Government agencies have been utilizing AI programs for over two years to determine how best to allocate limited housing resources among homeless individuals. A new qualitative study, published as a preprint on arXiv, investigated the common concerns and feedback from stakeholders, shedding light on the limitations of these systems and emphasizing the significance of incorporating stakeholder input for future AI services that directly affect them.
Algorithmic systems in homeless services have become widespread in the US to address the growing homeless population. However, the study authors, led by Tzu-Sheng Kuo from Carnegie Mellon University, expressed concern that such systems have not adequately considered the perspectives of key stakeholders, including service providers and unhoused individuals:
“Despite this rapid spread, the stakeholders most directly impacted by these systems have had little say in these systems’ designs … To date, we lack an adequate understanding of impacted stakeholders’ desires and concerns around the design and use of ADS in homeless services. Yet as a long line of research in HCI and participatory design demonstrates, without such an understanding to guide design, technology developers risk further harming already vulnerable social groups or missing out on opportunities to better support these groups.”
To address this gap, the authors conducted a qualitative study through one-on-one interviews with stakeholders, discussing the Housing Allocation Algorithm (HAA), an AI-based decision support system used in US counties to allocate housing to the homeless population.
They employed comic board illustrations to depict various major components of HAA’s design, eliciting participants’ feedback, and concerns. After receiving participants’ responses, pre-selected responses were shared to facilitate further discussion and the generation of new ideas.
This methodology, utilizing illustrations and discussion, enabled the authors to overcome potential barriers to participation, such as AI literacy, reading literacy, social stigma, and social power imbalances.
The study analyzed responses from 21 participants (4 county workers, five non-profit service providers, and 12 currently or formerly homeless individuals) to identify common themes and concerns about using the Housing Allocation Algorithm (HAA) to prioritize housing.
The need for feedback opportunities on AI system design and usage
Both unhoused individuals and service workers expressed a strong desire for regular opportunities to learn about and provide feedback on the AI system. The authors assert that, when empowered, these stakeholders can offer detailed and relevant feedback on the AI design and should be encouraged to do so. Methods that address participation barriers, such as using comic board illustrations for individuals with reading difficulties, proved helpful.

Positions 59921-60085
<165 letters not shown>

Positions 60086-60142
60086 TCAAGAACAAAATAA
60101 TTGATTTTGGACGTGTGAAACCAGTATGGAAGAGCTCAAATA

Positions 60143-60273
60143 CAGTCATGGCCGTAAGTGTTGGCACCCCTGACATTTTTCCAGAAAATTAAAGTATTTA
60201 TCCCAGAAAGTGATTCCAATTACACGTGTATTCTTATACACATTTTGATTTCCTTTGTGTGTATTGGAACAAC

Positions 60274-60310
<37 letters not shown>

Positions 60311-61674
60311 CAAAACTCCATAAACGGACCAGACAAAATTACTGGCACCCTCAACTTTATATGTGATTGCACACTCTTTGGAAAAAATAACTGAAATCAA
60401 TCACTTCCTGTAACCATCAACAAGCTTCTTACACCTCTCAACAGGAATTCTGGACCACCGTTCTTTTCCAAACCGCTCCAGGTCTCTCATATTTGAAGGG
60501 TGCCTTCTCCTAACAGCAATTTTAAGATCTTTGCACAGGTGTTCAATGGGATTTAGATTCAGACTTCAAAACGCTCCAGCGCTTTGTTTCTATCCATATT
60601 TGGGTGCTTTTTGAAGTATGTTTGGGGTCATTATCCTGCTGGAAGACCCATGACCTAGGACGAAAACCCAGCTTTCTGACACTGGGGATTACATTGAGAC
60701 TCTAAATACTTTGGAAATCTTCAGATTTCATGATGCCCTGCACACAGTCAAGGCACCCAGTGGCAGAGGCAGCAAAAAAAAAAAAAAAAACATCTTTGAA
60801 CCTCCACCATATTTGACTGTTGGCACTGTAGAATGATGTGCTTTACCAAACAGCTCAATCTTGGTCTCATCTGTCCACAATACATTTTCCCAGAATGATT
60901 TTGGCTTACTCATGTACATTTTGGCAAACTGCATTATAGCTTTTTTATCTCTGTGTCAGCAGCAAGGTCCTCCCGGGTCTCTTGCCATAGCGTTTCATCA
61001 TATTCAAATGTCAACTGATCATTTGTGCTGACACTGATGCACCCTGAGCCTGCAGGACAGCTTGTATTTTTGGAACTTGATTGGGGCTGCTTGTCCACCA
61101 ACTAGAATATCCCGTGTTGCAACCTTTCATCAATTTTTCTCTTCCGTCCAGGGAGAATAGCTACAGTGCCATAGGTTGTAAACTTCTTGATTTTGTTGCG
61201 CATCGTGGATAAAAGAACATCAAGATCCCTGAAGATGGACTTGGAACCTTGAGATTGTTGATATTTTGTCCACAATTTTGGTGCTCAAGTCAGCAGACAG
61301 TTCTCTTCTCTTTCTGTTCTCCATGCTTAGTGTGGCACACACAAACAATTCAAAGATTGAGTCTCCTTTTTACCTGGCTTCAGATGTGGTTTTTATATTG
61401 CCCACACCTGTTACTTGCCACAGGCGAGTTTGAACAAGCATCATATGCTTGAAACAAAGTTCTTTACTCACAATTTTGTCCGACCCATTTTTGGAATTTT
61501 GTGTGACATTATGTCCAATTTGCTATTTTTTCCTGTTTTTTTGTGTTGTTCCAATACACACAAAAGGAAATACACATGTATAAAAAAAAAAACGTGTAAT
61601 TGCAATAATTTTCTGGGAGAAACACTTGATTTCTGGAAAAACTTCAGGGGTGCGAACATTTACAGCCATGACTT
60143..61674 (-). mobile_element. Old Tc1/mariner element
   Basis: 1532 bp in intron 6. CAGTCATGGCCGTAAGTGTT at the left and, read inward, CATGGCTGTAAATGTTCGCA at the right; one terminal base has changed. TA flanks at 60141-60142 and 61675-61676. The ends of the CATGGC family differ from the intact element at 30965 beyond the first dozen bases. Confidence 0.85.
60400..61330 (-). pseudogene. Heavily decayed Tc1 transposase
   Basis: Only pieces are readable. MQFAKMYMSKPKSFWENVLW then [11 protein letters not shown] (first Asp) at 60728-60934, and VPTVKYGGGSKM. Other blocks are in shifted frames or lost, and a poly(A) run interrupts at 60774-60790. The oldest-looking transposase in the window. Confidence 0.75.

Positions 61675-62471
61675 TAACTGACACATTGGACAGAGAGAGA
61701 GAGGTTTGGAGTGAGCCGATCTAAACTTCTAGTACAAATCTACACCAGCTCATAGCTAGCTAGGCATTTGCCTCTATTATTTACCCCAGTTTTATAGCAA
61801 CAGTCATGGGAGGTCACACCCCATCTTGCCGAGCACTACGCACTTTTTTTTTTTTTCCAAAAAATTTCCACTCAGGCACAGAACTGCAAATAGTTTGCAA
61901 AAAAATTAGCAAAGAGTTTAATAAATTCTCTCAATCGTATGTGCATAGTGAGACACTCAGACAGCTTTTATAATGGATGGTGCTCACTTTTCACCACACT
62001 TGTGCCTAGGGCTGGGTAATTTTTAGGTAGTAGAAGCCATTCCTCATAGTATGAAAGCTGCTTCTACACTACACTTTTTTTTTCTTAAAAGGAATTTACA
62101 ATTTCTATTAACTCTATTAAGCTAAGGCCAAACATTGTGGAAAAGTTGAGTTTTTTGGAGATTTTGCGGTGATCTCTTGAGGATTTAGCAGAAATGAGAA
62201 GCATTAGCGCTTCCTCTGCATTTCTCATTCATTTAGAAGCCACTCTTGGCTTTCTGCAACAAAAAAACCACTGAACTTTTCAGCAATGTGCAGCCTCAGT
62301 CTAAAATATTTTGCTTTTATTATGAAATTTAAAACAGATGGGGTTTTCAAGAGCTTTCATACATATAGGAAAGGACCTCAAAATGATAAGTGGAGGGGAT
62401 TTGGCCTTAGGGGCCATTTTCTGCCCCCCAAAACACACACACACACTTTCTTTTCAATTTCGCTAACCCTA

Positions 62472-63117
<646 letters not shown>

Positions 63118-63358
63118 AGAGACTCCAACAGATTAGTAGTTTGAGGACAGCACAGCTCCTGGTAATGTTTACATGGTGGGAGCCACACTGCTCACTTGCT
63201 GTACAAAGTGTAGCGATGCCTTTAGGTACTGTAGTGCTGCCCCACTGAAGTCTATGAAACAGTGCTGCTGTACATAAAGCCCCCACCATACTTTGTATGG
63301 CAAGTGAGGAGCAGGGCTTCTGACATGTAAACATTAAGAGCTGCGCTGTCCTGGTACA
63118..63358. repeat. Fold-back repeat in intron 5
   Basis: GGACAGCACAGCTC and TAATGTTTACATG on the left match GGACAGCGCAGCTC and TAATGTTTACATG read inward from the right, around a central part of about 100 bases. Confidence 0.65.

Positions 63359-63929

Potential design flaws in the HAA
Participants raised concerns about using certain administrative data to score individuals, questioning the HAA’s reliability and ability to accurately and consistently identify vulnerable individuals with the most urgent needs.
Unreliable data sources for the HAA
According to responses, administrative data such as medical records can be misleading, outdated, and lacking in qualitative information needed to identify those in greatest need of housing correctly.
Participants argued that such data does not accurately reflect a person’s situation. Institutional violence and prior trauma were cited as reasons why unhoused individuals might avoid seeking help, resulting in lower priority scores in the HAA.
The importance of supporting frontline workers and enhancing decision-making capabilities
Frontline workers voiced concerns about feeling powerless when algorithmic scores did not align with the actual needs of homeless individuals. This sense of powerlessness or frustration was exacerbated when supervisors and organizations discouraged workers from understanding or overriding the AI’s algorithmic score. It was suggested that final decisions and scoring should involve workers rather than relying solely on a potentially flawed AI system.
Despite the study’s small sample size and focus on one specific AI system in a small US region, the implications are clear. There are fundamental limitations in designing and deploying AI systems that dictate housing prioritization for vulnerable populations. These flaws could be significantly improved by seeking feedback from diverse stakeholders.
The authors suggest that using comic board illustrations as a communication method can effectively gather crucial feedback and concerns from community members across all backgrounds and literacy levels.
Kuo, T., Shen, H., Geum, J., Jones, N., Hong, J., Zhu, H., & Holstein, K. (n.d.). Understanding Frontline Workers’ and Unhoused Individuals’ Perspectives on AI Used in Homeless Services. arXiv. (Link)